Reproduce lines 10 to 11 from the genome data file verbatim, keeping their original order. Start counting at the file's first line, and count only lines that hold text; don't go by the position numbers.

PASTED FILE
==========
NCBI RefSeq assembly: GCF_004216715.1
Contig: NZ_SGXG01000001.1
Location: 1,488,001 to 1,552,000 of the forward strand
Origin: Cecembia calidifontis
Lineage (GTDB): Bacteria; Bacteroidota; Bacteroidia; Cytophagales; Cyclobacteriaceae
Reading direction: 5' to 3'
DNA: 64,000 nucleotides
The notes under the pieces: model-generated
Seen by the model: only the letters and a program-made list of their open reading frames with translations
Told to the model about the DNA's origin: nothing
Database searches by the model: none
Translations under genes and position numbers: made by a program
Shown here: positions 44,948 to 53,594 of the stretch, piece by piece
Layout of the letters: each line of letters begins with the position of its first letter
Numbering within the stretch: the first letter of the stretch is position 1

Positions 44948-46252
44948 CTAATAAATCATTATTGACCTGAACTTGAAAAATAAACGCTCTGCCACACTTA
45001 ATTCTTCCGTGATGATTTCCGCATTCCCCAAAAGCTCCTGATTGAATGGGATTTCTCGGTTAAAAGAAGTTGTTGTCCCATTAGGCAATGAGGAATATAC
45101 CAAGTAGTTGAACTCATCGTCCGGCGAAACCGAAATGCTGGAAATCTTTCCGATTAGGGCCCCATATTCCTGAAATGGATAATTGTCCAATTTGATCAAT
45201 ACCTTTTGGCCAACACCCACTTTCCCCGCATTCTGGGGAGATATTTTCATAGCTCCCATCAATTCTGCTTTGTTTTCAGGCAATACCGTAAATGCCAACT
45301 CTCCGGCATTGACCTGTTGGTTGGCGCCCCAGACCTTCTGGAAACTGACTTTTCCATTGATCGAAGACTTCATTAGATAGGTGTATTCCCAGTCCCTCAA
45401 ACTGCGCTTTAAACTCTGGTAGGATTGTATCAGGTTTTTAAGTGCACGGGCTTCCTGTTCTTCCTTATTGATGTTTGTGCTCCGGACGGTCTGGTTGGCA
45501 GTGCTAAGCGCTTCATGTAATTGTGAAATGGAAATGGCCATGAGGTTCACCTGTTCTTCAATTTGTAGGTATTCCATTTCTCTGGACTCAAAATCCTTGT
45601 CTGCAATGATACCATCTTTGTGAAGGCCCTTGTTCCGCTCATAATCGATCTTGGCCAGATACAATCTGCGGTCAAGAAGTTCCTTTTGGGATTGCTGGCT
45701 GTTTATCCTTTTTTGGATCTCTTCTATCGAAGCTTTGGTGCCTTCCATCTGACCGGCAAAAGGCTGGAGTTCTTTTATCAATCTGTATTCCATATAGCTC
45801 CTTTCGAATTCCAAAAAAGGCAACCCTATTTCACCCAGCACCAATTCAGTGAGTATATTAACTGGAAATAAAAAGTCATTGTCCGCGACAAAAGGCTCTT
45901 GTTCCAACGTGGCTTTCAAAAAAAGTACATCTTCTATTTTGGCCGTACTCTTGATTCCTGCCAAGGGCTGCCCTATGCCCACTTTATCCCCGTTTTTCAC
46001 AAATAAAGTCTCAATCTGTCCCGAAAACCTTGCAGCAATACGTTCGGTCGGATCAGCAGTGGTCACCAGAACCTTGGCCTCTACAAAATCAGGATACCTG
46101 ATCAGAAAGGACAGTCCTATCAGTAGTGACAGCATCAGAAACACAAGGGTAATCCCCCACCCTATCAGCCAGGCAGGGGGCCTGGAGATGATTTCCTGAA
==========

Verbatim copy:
Told to the model about the DNA's origin: nothing
Database searches by the model: none